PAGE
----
The Three-Step Approach to Office Reopening

As lockdown restrictions ease, estate and facilities teams are looking closely at how they can safely enable employees to return to the office. 

Some large international firms have already reopened their office locations across the UK and Ireland. PWC has reopened six of its major UK offices, in a phased return which will prioritise employees whose work benefits most from an office location. Advertising group Publicis is reopening, taking a phased ‘slow and cautious approach’, while Citygroup also talked of its ‘cautious, careful’ steps to reopen its central locations. Smaller businesses are opening up, too, across many different industries. Home working may remain a popular option, but while many employees want to continue working remotely at least some of the time, 25% are craving a return to the office finding they’re working longer hours at home and missing the buzz of office life.

Detailed planning is taking place behind-the-scenes of many businesses to allow safe office re-opening.  Some of our clients have approached us to talk about the changes they need to make to their work environments, to their technology and processes, so they can bring back staff safely and successfully.  Although every conversation, every business and every industry is different, and there are many stages in the reopening process, these plans are generally based on three building blocks. If your organisation is in the planning phase, these steps could provide a helpful framework for you:

1. Consider how the office space will be used and how employees will travel there

Before planning any physical changes to their offices, leadership teams are considering how their employees like to work and how they want to use the space. They are asking their teams what they want from returning to the office: when and how often they might feel comfortable doing so, how they plan to travel there and what they’d like to get from going back to the office. With social distancing almost impossible on public transport during peak times and lift shares not advisable, travel to and from offices will need reassessing.

Some businesses are finding that employees are nervous about returning, particularly those that share their homes with elderly or clinically vulnerable family members. Working remotely doesn’t suit everyone, and for some, the home environment doesn’t provide an appropriate or productive workspace, so these considerations need to be factored into the planning process.

Then there are the social and motivational factors workers gain from the office environment: one study looked at what workers miss most about office life when they’re working remotely. 41% miss office jokes, 40% miss their colleagues, 30% miss brainstorming and 17% miss the ability to learn from others.  Fulfilling these requirements and ensuring employees have a collaborative workspace in which they can feel comfortable, interact, socialise and learn is challenging at the moment. But listening to employees sends out a very clear message: the business takes their opinions seriously, and their safety is paramount.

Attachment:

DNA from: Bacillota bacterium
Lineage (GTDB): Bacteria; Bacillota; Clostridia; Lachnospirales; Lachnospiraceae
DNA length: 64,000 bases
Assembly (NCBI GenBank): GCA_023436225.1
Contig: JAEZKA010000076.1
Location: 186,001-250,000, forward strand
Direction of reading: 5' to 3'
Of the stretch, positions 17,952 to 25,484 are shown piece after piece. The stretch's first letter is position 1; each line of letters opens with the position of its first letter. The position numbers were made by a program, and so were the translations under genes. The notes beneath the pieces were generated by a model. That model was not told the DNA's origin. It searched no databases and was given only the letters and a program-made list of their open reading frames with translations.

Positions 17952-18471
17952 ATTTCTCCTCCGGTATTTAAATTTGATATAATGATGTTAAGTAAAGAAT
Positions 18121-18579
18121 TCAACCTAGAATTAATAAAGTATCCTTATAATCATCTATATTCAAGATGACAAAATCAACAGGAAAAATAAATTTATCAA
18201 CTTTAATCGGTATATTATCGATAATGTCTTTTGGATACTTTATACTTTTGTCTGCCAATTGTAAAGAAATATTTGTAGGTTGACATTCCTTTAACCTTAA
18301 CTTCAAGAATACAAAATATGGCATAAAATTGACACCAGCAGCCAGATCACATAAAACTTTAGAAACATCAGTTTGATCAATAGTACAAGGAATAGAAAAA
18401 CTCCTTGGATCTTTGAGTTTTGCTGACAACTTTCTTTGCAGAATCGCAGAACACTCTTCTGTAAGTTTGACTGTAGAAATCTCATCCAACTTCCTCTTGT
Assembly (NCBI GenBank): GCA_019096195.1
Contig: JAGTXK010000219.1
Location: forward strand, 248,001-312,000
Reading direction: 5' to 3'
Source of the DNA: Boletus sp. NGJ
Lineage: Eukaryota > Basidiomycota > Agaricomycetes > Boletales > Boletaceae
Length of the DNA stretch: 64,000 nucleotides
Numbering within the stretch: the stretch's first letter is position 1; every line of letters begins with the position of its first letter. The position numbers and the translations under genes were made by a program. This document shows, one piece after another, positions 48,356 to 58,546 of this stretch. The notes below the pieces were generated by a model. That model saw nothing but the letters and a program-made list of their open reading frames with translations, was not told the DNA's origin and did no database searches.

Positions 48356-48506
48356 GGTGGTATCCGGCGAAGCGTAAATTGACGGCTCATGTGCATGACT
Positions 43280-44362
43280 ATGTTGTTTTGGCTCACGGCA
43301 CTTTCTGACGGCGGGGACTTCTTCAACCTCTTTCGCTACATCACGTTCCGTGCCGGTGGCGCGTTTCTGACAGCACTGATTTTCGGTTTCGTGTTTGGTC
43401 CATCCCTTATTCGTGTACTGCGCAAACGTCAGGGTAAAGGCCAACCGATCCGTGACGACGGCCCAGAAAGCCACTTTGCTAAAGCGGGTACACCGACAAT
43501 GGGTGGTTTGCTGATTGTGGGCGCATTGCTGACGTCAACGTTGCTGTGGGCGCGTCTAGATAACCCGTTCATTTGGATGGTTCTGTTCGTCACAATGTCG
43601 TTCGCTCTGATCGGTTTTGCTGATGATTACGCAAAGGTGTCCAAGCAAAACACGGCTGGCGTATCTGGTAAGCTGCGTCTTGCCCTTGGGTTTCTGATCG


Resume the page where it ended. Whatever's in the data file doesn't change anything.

2. Introduce new measures and communicate expectations

Once businesses are informed about employees’ expectations, requirements and preferences, they can start bringing in appropriate safety measures. The government’s ‘Working Safely During Coronavirus’ document sets out a number of key requirements for companies reopening, with detailed guidance.

The measures businesses may choose to bring in, in accordance with the government’s guidelines, may be physical or organisational changes such as staggering team returns to keep buildings at low occupancy levels; using markers and posters to aid social distancing; barriers or screens between desks; additional sanitising points and removing ‘middle’ desks in rows. New requirements around behaviours are also being brought in, such as educating employees on new hygiene expectations and the wearing of PPE and providing clear guidelines on processes should any workers fall ill while in the workplace. Businesses are encouraged to consider the safest way to contain the virus in the event of live cases. For example, grouping teams according to skills or by direct report would make it easier to isolate individuals and minimise the spread of infection.

3. Turn to technology

Technology has made the global shift to remote working a lot easier. Video conferencing applications such as Microsoft Teams, Skype and Zoom have helped us stay connected with colleagues, family and friends, while many other cloud-based applications have made it simple for teams to collaborate while working remotely. Businesses are also turning to technology to solve issues when it comes to delivering a seamless, safe transition back to the workplace. Smart Access Management systems, for example, allow contactless employee and visitor sign-in and the ability to track the flow of people within the building. Real-time reporting functionality helps organisations improve traceability, should they need to.  

Technology is also helping businesses manage office space effectively. Back in the office, workers will expect to collaborate and catch up with their colleagues. 73% of UK office staff work in open plan offices, and there are meeting rooms, breakout areas and huddle rooms which are usually in demand. When minimising the potential spread of infection is the critical goal, these spaces will change in structure, layout and purpose, but employees arriving at the office will expect to have a space to be productive, to collaborate and complete their work successfully. These technologies, which help limit face-to-face interactions, will become increasingly valuable to businesses in reducing the risk of virus transmission.

Using these three building blocks as the basis for your ‘Return to the Office’  will provide a structured, successful and safe reopening for all stakeholders.